After writing a (too) short article about war and the city, now is one about too books that, each in its way, question the relationship of Art and War.
The first one is entitled Rituals of War. The Body and Violence in Mesopotamia and is published by Zainab Bahrani for the great Zone Books (distributed by the MIT Press) in 2008.
The book starts by this powerful sentence, War is organized violence and thus begins an introduction that proposes a brilliant archeology of violence. Brilliant, in fact, as Z.Bahrani manages to mix the topic of her book, the representation of war by ancient civilizations of Mesopotamia, the ME (the Assyrian word for “the arts of civilization”) and a more contemporaneous approach of war as thought by Michel Foucault, Giorgio Agamben, Gilles Deleuze and Felix Guattari and Georges Bataille. Z.Bahrani quotes the latter in her introduction saying that according to Georges Bataille, war exists because the taboo on violence in daily life relegates violence to areas of existence confined in space and time and that follow their own rules. This confinement has indeed a name, war, and is almost paradoxically regulated by conventions and laws, thus legitimizing violence and introducing the ambiguous notion of Just War.
The book then lead us through the various representation of war in Mesopotamia, analyzing steles and monument describing the power of the king’s body and the degradation of the one of the enemies. It also show us the relationship with war and the divine through human sacrifices, omens, and oracles in bodies.
After a very interesting series of chapter specific to Mesopotamia, the conclusion goes back to the mix between general considerations and their application to the Mesopotamian case that the introduction started. Within it, we can find an interesting analysis of Deleuze and Guattari’s concept of war machine: War is appropriated as a Repressive State Apparatus but remains outside state power proper and outside the law. To kill in war is appropriate and sanctioned. It is not a punishable act. It is a transgression that forms an exception to the normal order of things and to the law. The war machine falls between the juridical and the theological; it intersects with and connects them. But it exists only in its own metamorphoses, in industrial and technological inventions, in religious and militaristic rituals.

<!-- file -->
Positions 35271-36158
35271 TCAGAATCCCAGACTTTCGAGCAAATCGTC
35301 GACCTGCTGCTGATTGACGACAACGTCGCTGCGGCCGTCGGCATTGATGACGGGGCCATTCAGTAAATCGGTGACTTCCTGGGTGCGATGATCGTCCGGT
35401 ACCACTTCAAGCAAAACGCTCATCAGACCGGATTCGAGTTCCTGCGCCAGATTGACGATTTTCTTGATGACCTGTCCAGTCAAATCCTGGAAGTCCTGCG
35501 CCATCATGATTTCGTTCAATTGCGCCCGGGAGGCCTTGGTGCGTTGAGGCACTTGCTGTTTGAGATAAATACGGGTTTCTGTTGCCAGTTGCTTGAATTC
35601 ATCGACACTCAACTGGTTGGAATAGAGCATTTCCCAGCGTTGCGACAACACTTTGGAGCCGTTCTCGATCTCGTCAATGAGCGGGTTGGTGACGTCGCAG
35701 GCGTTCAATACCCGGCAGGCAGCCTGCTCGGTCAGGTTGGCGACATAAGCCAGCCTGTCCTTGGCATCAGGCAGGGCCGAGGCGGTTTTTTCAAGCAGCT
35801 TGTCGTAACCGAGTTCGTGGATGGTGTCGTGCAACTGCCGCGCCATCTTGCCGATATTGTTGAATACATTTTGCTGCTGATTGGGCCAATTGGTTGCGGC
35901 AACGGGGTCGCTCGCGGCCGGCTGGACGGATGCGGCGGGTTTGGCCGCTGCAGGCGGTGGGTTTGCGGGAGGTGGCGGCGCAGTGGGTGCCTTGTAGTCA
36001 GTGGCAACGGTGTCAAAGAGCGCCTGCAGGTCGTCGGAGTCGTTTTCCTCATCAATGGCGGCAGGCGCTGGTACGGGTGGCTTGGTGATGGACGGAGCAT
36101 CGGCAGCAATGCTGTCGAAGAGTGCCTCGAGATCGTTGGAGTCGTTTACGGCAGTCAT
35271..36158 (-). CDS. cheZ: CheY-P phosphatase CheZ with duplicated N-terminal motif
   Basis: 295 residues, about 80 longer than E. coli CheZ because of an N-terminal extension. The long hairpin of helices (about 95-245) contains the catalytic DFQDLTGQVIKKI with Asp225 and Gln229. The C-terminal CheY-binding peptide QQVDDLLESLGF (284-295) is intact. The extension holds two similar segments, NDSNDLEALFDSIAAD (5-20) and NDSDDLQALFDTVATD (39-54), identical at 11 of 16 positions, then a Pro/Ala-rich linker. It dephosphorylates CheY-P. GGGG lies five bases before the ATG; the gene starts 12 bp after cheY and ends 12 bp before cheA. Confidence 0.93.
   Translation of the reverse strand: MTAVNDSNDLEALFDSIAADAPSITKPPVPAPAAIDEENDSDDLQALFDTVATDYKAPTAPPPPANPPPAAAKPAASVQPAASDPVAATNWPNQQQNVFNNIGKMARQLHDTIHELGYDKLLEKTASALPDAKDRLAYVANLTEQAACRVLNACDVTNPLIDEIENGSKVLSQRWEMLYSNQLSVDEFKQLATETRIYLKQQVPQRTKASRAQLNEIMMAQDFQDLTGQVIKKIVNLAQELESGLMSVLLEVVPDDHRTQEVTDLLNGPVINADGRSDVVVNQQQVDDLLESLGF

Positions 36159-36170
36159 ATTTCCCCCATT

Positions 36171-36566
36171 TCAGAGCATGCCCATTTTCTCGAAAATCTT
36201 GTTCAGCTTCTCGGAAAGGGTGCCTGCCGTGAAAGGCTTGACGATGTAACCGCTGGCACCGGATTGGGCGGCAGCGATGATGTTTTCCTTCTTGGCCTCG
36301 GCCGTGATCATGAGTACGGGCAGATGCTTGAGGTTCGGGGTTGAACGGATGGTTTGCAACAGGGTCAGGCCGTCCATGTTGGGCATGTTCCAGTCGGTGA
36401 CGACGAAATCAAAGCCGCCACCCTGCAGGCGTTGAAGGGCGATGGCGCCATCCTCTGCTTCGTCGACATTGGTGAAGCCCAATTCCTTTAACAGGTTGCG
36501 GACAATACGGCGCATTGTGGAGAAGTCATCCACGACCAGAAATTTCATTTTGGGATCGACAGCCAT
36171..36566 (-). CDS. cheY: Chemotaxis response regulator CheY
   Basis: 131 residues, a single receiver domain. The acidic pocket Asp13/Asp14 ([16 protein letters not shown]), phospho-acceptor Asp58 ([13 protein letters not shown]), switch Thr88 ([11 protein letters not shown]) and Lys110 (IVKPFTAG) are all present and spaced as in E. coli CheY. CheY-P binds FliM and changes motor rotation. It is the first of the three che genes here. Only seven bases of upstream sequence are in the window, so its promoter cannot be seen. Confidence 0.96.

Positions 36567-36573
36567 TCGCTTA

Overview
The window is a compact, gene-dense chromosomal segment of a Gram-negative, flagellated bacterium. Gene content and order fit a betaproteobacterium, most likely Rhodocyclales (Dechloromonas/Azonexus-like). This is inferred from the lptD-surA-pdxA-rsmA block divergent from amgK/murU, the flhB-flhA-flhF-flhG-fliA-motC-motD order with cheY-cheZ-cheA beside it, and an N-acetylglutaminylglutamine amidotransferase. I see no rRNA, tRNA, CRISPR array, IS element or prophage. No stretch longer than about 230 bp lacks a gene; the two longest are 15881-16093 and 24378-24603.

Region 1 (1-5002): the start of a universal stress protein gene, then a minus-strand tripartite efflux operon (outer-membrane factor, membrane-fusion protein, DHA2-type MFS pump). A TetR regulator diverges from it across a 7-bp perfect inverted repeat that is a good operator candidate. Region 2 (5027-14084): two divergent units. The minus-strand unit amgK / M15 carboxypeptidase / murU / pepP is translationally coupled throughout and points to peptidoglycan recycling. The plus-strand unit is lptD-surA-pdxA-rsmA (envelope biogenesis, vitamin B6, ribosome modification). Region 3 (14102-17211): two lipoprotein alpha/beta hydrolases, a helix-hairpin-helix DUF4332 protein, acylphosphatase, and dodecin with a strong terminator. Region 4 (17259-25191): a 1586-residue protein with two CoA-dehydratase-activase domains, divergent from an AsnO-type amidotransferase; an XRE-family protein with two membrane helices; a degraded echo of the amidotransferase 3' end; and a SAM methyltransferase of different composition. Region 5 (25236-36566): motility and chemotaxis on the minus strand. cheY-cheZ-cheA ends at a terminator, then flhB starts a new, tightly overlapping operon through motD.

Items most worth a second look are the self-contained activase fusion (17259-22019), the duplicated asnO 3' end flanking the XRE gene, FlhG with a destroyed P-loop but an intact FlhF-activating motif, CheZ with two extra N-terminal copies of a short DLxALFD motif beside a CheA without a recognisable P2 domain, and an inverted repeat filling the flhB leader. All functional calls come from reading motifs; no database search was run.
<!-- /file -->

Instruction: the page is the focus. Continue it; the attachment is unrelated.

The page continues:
The second book, At War, is the book associated to the exhibition of the same name organized by the Centre de Cultura Contemporania de Barcelona in 2004. The book itself is edited by Antonio Monegal, Francesco Torres, Jose Maria Ridao and published by Actar.
This book proposes an important iconography of war that goes from art to journalism with the assumed goal of depicting the representation of war, whether the latter belongs to propaganda or to an attempt of objectivity. The latter case is obviously an illusion as the totality of those images are very much charged both by its creator and its viewer.
One would particularly notice Otto Dix‘s drawings of the First World War to which he participated as a soldier, Henry Moore‘s drawings during the Second World War and James Nachtwey‘s photographs in Palestine, the Balkans, in Africa etc. (see the documentary War Photographer about his work).
The book also counts a series of essays mostly written around the relationship of war and art, emphasizing for example in the construction of the latter for the purpose of the former, the Sovietic flag over Berlin in May 1945 and the American one on the hill of Iwo Jima two months earlier being the two most famous examples of such constructions.
Art and War are indeed maintaining a close relationship (I could have also evoked the Italian Futurists here) as one attempts to express the tremendous power released by the other. At the end of Rituals of War, Z.Bahrani insists on the traditional Akkadian vision of war as a independent powerful entity that destroy systematically what is around it when released. We can have the same feeling when reading At War, as this books blurs the identity of the two (or more) belligerents, illustrating the equal effects on both. However, it seems important here to observe that a lot of current wars are now asymmetrical and this vision of war as an independent entity becomes problematic in the negation of responsibilities involved in such conflicts. That is also a problem for art that might gain from detaching itself from the fascination for war and be involved in a more “activist” vision. Pablo Picasso is a pioneer of such a vision with his Guernica, that manifested the violence of asymmetrical war.